This led me to think about how I use Facebook for genealogy research.When I set up my Facebook page in 2013 it was primarily to communicate with family and friends. However I soon discovered genealogy, history and library or archive organisations with Facebook pages and selected a number that I now receive regular updates from. These Facebook groups are usually open sites and once you click the Like button you will receive in your News Feed any subsequent posts made in these groups. This is a good way to keep up to date with what is happening in your area of interest. Some of the Facebook pages of organisations that I have Liked include:
- Scotlands Genealogy
- Scotlands People
- Irelands Genealogy Page
- National Archives of Australia
- National Archives (UK)
- Inside History Magazine
- Royal Historical Society of Victoria
- Facebook pages of a number of local historical societies
- Hawkesbury Family History Group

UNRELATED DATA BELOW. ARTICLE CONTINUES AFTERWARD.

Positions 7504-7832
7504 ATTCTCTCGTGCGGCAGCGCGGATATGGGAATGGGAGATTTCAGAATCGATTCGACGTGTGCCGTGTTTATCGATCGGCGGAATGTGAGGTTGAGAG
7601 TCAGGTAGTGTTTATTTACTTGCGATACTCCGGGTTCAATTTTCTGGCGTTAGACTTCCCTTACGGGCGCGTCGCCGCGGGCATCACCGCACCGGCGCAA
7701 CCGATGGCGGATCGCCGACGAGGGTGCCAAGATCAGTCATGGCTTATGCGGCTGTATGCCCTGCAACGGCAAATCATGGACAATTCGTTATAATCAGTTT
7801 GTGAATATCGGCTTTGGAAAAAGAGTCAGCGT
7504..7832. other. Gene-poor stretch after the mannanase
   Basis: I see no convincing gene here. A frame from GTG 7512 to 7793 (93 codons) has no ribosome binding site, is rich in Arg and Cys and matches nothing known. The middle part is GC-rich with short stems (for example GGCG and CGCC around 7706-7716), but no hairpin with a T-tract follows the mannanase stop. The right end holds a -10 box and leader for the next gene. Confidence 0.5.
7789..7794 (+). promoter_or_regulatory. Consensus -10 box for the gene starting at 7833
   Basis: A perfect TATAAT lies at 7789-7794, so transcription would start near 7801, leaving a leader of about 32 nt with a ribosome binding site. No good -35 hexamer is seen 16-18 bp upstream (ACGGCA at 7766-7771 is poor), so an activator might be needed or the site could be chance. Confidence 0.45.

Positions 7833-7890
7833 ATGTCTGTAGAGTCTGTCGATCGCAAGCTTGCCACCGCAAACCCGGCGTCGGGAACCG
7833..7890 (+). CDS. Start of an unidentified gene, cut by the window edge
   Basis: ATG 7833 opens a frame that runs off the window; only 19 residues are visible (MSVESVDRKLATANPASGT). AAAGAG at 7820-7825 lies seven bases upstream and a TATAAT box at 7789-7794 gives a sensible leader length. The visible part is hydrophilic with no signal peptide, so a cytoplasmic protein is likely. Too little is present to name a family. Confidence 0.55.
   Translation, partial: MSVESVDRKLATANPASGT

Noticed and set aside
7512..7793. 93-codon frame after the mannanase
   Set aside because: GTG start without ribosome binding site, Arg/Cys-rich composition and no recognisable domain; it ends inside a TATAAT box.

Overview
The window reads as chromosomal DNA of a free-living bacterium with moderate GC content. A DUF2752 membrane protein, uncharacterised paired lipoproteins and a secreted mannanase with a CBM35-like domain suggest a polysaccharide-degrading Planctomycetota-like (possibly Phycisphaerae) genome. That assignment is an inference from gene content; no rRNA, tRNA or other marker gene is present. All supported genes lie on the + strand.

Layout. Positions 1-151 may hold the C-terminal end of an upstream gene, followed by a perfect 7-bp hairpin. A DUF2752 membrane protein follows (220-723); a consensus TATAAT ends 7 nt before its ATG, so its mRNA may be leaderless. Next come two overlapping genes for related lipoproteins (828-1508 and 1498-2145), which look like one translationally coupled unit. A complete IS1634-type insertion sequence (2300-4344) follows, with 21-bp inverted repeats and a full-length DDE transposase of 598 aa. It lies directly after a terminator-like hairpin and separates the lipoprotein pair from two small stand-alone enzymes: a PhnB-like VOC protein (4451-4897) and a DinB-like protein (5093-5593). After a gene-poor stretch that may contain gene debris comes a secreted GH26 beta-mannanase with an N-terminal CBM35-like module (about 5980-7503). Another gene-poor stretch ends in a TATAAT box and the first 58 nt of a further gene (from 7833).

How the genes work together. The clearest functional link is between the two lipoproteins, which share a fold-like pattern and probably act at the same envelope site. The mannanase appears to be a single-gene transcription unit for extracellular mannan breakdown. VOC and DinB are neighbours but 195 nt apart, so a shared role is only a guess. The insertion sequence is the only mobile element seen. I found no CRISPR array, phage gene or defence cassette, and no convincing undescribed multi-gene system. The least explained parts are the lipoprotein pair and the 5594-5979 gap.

- Hawkesbury Library Service
- Find My Past
- Lost Melbourne and Lost Sydney
You can use the same method to locate people who may also be interested in your area of interest.
One of the features of Facebook is that groups for people with similar interests can be created. Recently I joined two groups related to my Convict research. I no doubt will add others to my list. There are also groups relating to specific branches of a family.
- Norfolk Island History Lovers
- First Fleet 1788 Researchers
Facebook can therefore be a useful tool for locating fellow researchers plus information relating to your family history research.
Since first writing this post I have discovered another interesting way that Facebook can be used to promote history or tell a story. Anzac Live recounts the involvement of individual Australians during World War I as if they were posting their thoughts on Facebook.